Islamic banks include three basic components. First, banks management and see that the Islamic banks are well-managed
must establish appropriate risk management environment and risks.
sound policies and procedures. Second, banks must have Reference [35] aims to investigate the extent to which
regular management information systems for measuring, Yemen’s Islamic banks are applying Risk Management
monitoring, controlling and reporting different risk exposures. Practices, and to compare and distinguish between the Risk
And third, banks should have internal controls to ensure Management Practices used in Islamic and Conventional
compliance with all policies. The study arranged the types of banks. Semi-structured interviews were conducted to identify
risks facing the Islamic banks. risk management practices in banks. Semi-structured
Some studies, such as [30]-[32], focused on risk interviews were conducted to identify risk management
management and Islamic banks in the countries of Middle practices in banks. The results revealed that there are
East. A study [32] found that Islamic banks in Middle and the significant differences between Islamic and Conventional
Far East countries are less vulnerable, more stable and able to banks in terms of their understanding of risk, risk
cope with the financial crisis compared to conventional banks. identification and analysis. However, there are no major

International Scholarly and Scientific Research & Innovation 10(12) 2016 4043 scholar.waset.org/1307-6892/10007211
World Academy of Science, Engineering and Technology
International Journal of Economics and Management Engineering
Vol:10, No:12, 2016

differences found between Conventional and Islamic banks in A study [18] aimed to identify risk management practices in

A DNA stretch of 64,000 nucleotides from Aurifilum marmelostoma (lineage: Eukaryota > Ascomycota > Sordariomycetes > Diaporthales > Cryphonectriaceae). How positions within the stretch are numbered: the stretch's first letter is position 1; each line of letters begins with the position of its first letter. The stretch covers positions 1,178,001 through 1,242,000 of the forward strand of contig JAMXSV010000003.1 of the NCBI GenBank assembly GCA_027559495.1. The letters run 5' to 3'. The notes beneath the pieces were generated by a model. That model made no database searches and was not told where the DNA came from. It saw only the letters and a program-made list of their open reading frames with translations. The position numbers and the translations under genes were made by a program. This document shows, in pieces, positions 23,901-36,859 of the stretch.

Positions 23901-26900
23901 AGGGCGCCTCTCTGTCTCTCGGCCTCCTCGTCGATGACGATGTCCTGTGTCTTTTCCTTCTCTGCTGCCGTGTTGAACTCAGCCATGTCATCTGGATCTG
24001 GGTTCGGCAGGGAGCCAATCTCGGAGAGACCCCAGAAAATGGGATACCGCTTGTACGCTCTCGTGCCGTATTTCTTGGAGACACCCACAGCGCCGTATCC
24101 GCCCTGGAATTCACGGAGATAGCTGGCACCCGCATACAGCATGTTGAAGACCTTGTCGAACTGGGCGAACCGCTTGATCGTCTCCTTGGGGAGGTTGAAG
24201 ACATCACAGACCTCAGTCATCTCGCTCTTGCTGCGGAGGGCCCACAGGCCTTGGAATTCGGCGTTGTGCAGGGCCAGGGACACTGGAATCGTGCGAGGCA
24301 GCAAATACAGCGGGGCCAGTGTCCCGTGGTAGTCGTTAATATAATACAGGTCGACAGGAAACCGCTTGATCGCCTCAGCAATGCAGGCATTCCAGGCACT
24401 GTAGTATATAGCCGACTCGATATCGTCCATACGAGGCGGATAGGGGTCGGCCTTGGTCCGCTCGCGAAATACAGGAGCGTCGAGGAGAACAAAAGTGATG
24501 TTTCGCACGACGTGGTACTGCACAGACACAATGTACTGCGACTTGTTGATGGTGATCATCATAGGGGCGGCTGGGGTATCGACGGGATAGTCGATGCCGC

terms of risk management practices, where almost all banks Islamic banks in Brunei. The study found that the Islamic
used similar methods to manage the risks. Risk management banks in Brunei are facing three types of risks, foreign
may be affected by some of the factors associated with the exchange risk, credit risk and operating risk. Islamic banks in
bank, such as the extent of the bank's staff expertise with Brunei are reasonably efficient in risk assessing and analysis,
regard to risk management. risk management, and risk identification. Also, the results
Reference [36] highlighted the risk management in Islamic show some evidence of efficiency in credit risk management
and conventional banks in the United Arab Emirates. With within the Islamic banking in Brunei.
regard to risk management, the study showed that both types With regard to Bangladesh, [42] showed that Islamic banks
of banks, in general, are using the same methods and have emerged in Bangladesh, beginning from 1983, and
techniques for risk management. The study found that Islamic continued to spread since then. Islamic banks in Bangladesh
banks are using some of the most sophisticated ways to offer the same services like traditional banks, and offer
manage credit risk compared to conventional banks. Reference additional services based on Murabaha, Mudaraba,
[37] carried out a comparison between the performance of Musharakah, and other Islamic transactions. With respect to
International Science Index, Economics and Management Engineering Vol:10, No:12, 2016 waset.org/Publication/10007211

conventional and Islamic banks in the UAE in terms of the risks faced by Islamic banks, [27] noted that the most
profitability, liquidity and credit risk. And it concluded that important risks faced by banks in Bangladesh are credit risk,
conventional banks are superior to Islamic banks in credit risk liquidity risk, and interest rate risk. The study indicated that
management. banks are taking action to manage those risks. The study
Reference [29] focused on risk management practices in compared the risk management in Islamic and conventional
Islamic banks in Malaysia and advocates the importance of banks in Bangladesh and found that conventional banks are
risk management in Islamic banks, as is the case in more aware of the risk management, and use sophisticated
conventional banks; it may be more difficult because Islamic methods in doing that, while Islamic banks rely on traditional
banks face some additional risks not found in conventional methods to identify and manage risks. The study shows that
banks. The study found that most of the Islamic banks in the reason for this is the lack of qualified staff and managers
Malaysia identify and prepare reports on credit risk, market in the Islamic banks.
risk, and operational risks. The findings show that Islamic
banks are perceived to use less technically advanced risk III. A CASE STUDY OF THE FAISAL ISLAMIC BANK OF EGYPT